Birds 1

Birds 2

Birds 3

⌊ Natural Birds

    — Canary

    — Chicken

    — Cuckoo

    — Nightingale 1

    — Nightingale 2

    — Parrot

    — Pied Butcherbird 1

    — Pied Butcherbird 2

    — Pigeon

    — Song Thrush

    — Swallow

    — Talking Bird

    — Zebra Finch

Electronic Birds

Extinct Birds

Human Birds

Mechanical Birds

Loudspeaker Bird

Birds 1

Athanasius Kircher (1601-1680)

Musurgia Universalis (1650)

Athansius Kircher notates the different melodies sung by different birds in his manuscript Musurgia Universalis. Kircher strongly believed, that music is present in nature and therefore all birds are singing in musical intervals.

A rooster
B hen
C chick
D quail
E cuckoo

The parrot (without an identifying letter) is saying a greeting in Greek.

The Nightingale was also transcribed by Kircher in this book, in a much more detailed way: Nightingale 1

Birds 2

Johanna Kinkel (1810-1858)

Die Vogel-Kantate (1829)

In this cantata five different birds (a nightingale, a magpie, a cuckoo, a parrot and a raven) are rehearsing a song for the birthday of the king of births, the eagle. (The text underneath the bird-calls is a Twentieth Century addition to make the piece suitable for a wedding cantata.)

Birds 3

Olivier Messiaen (1908-1992)

imitating several birds

Olivier Messiaen tried to translate the music of the birds into a music for human beings.


Paul Panhuysen (1934)

Canarie Studio (2005)

Paul Panhuysen: ‘You’re better off with the canaries than with the Brabants Orchestra. Canaries always want to be the best.` (Interview Jerry Hunt)
‘In a studio that is home to canaries, electroacoustic music emerges with the help of instruments. Microphones in different locations in the birdhouse create a specific electronic effect and present an individual sound. The complete set of sounds is centrally recorded and played back through speakers. The audience will hear changing soundscapes when slowly walking around the house. The birds are the musicians, and their song and ambient sounds help to create the music coming from the installation.’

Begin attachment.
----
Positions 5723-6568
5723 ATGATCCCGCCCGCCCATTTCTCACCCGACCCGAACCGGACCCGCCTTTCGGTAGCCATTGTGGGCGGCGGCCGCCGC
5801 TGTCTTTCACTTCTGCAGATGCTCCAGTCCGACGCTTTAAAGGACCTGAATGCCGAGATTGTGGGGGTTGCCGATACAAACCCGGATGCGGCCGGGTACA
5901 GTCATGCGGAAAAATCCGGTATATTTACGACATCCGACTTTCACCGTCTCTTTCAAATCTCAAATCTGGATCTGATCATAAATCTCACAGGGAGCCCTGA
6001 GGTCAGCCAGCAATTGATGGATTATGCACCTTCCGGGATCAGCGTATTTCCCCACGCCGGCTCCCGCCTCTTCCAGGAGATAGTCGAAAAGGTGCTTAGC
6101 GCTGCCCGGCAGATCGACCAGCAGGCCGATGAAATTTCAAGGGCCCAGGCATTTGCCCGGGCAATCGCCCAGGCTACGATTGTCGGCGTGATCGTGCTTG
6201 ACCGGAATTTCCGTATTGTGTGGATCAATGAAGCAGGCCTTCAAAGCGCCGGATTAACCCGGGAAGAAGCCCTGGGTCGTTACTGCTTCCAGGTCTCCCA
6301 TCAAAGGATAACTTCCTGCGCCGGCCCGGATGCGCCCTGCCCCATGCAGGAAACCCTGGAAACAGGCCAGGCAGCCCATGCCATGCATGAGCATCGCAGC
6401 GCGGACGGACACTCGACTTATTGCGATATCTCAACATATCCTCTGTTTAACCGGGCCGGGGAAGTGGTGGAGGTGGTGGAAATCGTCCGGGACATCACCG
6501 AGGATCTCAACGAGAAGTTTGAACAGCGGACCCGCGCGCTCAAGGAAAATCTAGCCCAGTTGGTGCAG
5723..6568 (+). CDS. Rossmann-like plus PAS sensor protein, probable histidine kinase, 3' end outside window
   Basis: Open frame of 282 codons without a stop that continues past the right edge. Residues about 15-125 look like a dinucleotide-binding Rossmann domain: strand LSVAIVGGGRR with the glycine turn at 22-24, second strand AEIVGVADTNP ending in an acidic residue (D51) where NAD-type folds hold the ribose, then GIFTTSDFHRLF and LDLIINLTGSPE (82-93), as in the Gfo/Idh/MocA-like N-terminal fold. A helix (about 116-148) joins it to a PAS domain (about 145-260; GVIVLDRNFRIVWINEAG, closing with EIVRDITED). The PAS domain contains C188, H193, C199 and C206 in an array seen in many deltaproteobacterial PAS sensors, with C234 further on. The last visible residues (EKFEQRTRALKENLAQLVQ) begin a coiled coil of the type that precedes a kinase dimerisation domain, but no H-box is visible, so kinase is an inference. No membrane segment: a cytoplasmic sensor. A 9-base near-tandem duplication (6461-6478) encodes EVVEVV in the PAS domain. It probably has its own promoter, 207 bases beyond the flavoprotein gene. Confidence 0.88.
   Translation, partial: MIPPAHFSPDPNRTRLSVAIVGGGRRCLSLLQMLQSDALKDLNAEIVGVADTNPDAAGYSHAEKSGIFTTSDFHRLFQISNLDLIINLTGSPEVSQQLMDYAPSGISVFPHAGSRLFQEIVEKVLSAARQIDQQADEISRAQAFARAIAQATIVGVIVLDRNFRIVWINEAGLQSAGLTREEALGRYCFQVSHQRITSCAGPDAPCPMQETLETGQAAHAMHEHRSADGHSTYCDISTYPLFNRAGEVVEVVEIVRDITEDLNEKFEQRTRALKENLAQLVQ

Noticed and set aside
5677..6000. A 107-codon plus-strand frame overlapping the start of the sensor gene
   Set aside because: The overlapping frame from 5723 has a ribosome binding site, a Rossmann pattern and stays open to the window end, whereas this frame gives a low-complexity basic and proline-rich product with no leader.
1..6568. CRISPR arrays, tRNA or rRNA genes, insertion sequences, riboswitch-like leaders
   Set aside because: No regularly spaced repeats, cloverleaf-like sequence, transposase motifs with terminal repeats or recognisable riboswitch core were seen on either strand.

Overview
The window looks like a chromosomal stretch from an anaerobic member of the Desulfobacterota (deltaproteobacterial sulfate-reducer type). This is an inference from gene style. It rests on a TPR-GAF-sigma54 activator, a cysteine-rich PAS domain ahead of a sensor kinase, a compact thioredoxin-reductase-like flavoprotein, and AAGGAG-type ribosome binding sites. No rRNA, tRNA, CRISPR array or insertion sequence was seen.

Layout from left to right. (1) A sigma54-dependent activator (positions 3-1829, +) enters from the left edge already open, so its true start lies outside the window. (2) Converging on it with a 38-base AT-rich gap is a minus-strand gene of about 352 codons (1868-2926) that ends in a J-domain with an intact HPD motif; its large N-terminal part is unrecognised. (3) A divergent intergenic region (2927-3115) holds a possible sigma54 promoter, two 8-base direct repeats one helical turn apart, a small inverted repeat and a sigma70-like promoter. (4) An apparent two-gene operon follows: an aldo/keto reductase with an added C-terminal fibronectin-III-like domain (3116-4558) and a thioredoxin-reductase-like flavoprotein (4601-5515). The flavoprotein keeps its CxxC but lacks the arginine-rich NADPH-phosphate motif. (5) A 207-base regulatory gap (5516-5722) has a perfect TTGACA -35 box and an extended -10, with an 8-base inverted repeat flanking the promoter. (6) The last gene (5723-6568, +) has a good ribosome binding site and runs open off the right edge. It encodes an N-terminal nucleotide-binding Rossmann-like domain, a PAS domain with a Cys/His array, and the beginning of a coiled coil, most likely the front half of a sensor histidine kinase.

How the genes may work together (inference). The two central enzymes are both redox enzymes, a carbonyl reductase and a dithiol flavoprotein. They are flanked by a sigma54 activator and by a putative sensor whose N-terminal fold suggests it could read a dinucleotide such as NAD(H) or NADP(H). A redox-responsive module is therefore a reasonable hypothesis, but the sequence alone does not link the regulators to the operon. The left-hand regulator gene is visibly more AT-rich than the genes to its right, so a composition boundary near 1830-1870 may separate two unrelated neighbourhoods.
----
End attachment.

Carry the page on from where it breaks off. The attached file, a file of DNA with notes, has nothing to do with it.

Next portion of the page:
Heinrich Ignaz Franz von Biber (1644 – 1704)

Sonata Representativa (1669)

The composer von Biber clearly based parts of his Sonata Representativa on the chicken motives as prescribed by Athanasius Kircher in his book Musurgia Universalis (see also: Birds 1).


Sumer is icumen

mid-thirteenth Century

A manuscript from Reading Abbey dating from the mid-thirteenth century contains an early example of one of the many cuckoo songs. The typical cuckoo interval of a minor third is not used here though.

Middle English text

Sumer is icumen in,
Lhude sing cuccu!
Groweþ sed and bloweþ med

And springþ þe wde nu,
Sing cuccu!
Awe bleteþ after lomb,
Lhouþ after calue cu.
Bulluc sterteþ, bucke uerteþ,
Murie sing cuccu!
Cuccu, cuccu, wel singes þu cuccu;

Ne swik þu nauer nu.

Sing cuccu nu. Sing cuccu.
Sing cuccu. Sing cuccu nu!

(Translation into Modern English)

Summer has arrived,
Loudly sing, Cuckoo!
The seed grows and the meadow
And the wood springs anew,
Sing, Cuckoo!
The ewe bleats after the lamb
The cow lows after the calf.
The bullock stirs, the stag farts,
Merrily sing, Cuckoo!
Cuckoo, cuckoo, well you sing,
Don’t ever you stop now,

Sing cuckoo now. Sing, Cuckoo.
Sing Cuckoo. Sing cuckoo now!

Nightingale 1

Athanasius Kircher (1601-1680)

Musurgia Universalis (1650)

In this manuscript Athanasius Kircher writes down an elaborated score of the singing of a nightingale. He also notated other birds like a rooster and a hen: Birds 1.

Nightingale 2

Immanuel Kant (1724-1804)

Kritik der Urteilskraft (1790)

‘Even a bird’s song, which we can reduce to no musical rule, seems to have more freedom in it, and thus to be richer for taste, than the human voice singing in accordance with all the rules that the art of music prescribes; for we grow tired much sooner of frequent and lengthy repetitions of the latter. Yet here most likely our sympathy with the mirth of a dear little creature is confused with the beauty of its song, for if exactly imitated by man (as has been sometimes done with the notes of the nightingale) it would strike our ear as wholly destitute of taste.’ (translation James Creed Meredith, 1911)


Klara Schilliger (1953) and Valerian Maly (1959)

Hello! (2005)

In this performance, instead of imitating the sounds of birds, Klara Schilliger and Valerian Maly tried to teach the parrots to talk like human beings. The words the two parrots should learn are:


At the end of the evening the parrots were unconvinced, still screaming without any recognizable human vowel.

Pied Butcherbird 1

David Lumsdaine (1931)

Pied Butcherbirds of Spirey Creek 11 (15/17 September 1983)

Composer David Lumsdaine makes soundscapes using recordings of the pied butcherbird in Australia. The singing of the pied butcherbird is lower and slower than the singing of other birds. Many people therefore perceive it as being very close to human singing.